Rome is a dazzling metropolis, full to the brim with famous works of art, culinary wonders, and unbelievably expensive clothing. The city has been one of the most important cultural centers in the world for thousands of years, which means you can hardly stroll through the center without stumbling upon a remarkable site. The sheer number of historical artifacts can be overwhelming. For some, it’s difficult to know where to start, how to see it all, and how to cut your list down to make sure you aren’t full of that terrible traveler’s regret: did I miss something essential to the Roman Travel Experience? This planning guide will help you answer these important questions.
How to Get Around Rome
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It’s well-known to most travelers that driving in Rome is a terrible idea. Aside from the shift in driving culture that visitors won’t be accustomed to, there’s also the notorious traffic congestion and near impossibility of finding parking. What’s worse, there are special zones that are reserved only for residents with specific permits; get a photo snapped of you in one of these areas and you’ll get a delightfully expensive fine (in euros!).
But luckily, driving is completely unnecessary in the wonderful urban metropolis of Rome. Most major sites are concentred in the city center, which means within easy walking distance of one another (be sure to find hotels in the center to be within walking distance as well). Those located further afield can be reached by cheap and convenient public transportation. The metro, bus, and tram systems all use the same tickets, which can be purchased at any tobacco shop, kiosk, or ticket machine in the city. Single journey tickets are valid for 100 minutes and can be used on any of the transport systems within those 100 minutes. If you’re going to be power-site-seeing, invest in the all day pass for around 6 euros.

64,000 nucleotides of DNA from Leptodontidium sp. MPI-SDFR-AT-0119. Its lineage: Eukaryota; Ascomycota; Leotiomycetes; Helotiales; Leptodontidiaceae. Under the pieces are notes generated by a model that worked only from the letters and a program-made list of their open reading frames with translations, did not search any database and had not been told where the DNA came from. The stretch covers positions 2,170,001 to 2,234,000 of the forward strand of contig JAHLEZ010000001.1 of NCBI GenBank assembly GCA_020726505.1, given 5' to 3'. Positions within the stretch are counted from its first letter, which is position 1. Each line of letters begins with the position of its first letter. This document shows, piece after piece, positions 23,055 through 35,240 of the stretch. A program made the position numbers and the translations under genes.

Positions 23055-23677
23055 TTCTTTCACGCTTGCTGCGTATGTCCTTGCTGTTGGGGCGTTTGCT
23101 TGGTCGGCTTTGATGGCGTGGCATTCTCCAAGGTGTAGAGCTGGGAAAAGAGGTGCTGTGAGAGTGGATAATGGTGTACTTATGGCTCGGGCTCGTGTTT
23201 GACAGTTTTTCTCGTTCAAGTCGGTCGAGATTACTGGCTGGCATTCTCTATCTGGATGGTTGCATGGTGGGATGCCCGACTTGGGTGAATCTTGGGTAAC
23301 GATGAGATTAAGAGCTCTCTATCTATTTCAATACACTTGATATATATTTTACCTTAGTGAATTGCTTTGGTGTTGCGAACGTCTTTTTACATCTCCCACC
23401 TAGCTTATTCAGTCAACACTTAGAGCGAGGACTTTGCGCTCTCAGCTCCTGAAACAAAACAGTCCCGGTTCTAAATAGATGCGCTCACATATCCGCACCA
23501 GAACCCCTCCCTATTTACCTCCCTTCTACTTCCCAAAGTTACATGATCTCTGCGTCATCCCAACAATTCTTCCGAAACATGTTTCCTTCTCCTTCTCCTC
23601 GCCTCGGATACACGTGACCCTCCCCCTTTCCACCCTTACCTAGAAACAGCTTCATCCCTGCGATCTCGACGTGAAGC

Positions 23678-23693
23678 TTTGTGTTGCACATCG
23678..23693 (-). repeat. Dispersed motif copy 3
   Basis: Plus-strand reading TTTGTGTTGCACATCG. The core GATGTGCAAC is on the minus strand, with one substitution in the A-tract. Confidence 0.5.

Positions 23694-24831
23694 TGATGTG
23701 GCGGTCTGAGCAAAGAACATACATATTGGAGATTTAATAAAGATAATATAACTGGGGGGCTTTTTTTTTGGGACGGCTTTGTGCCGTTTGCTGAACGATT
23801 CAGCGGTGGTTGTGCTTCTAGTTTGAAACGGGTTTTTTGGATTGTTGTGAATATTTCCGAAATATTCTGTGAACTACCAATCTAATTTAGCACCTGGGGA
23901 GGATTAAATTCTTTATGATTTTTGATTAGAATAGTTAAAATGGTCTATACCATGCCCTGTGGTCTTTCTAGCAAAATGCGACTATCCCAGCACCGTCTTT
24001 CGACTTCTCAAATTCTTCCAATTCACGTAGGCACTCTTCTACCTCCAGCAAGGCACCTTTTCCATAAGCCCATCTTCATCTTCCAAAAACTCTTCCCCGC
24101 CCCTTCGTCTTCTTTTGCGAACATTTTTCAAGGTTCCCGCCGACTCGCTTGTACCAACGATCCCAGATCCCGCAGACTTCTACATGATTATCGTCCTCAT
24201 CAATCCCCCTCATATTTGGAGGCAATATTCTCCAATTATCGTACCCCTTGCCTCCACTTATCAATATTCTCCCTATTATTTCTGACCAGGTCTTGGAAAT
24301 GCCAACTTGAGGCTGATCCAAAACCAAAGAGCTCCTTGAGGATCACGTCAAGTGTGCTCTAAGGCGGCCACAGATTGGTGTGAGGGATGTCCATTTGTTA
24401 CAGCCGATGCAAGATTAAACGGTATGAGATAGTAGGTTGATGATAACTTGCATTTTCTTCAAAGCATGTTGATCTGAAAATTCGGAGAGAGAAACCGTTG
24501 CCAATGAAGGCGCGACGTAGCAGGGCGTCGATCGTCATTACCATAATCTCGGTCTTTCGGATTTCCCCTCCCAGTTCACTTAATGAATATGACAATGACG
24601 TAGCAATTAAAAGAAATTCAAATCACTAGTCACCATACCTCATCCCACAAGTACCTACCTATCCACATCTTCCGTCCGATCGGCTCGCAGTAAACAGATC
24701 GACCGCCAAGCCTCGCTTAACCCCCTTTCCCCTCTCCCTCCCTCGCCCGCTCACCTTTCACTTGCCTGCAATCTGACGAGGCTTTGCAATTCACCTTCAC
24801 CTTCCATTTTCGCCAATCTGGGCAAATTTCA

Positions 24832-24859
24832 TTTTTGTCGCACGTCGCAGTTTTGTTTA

How to Save Time in those Long Lines
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Having attempted to wait in line to see the Vatican Museum during high season in Rome, I can tell you first hand that you don’t want to be there. With so much to see and do, it would be a shame to waste that time only to be shuffled through with hundreds of other tourists at your back, barely glimpsing the remarkable Sistine Chapel on your way out. For this reason, I highly recommend that you either book your tickets online in advance, or book tickets for the night museum tour. The night museum tour is more expensive but the number of entrants is limited so you have much more breathing room. The grounds at night are also beautiful.
The same rule applies for the Colosseum. Book your tickets in advance or use the Roma Pass to enter without waiting in the long ticket line. You may still be waiting in a small line to get your ticket scanned but it will be nothing compared to the long line that snakes out and around the Colosseum (I have personally used the Roma Pass and can recommend it).
Bring Interesting Books to Learn about Roman History
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This is a personal preference for me, but with such complex political and cultural movements happening throughout Rome’s history, it’s important to really grasp the importance of the amazing works of art you’ll be seeing. Find some good, solid books before you go that will keep you interested and engaged in learning about the city. While guide books are always helpful, they are usually lacking the depth and excitement of some fictional novels that keep you engrossed. So find a real page-turner and explore the city through your novel before arriving to explore on your own. It makes touring all the more exciting.
While Rome can be a complex and overwhelming city, you’ll get the most out of it by being prepared. Do the leg work beforehand so that you can enjoy the city at your own leisurely pace, and take in all of the wondrous sights it has to offer.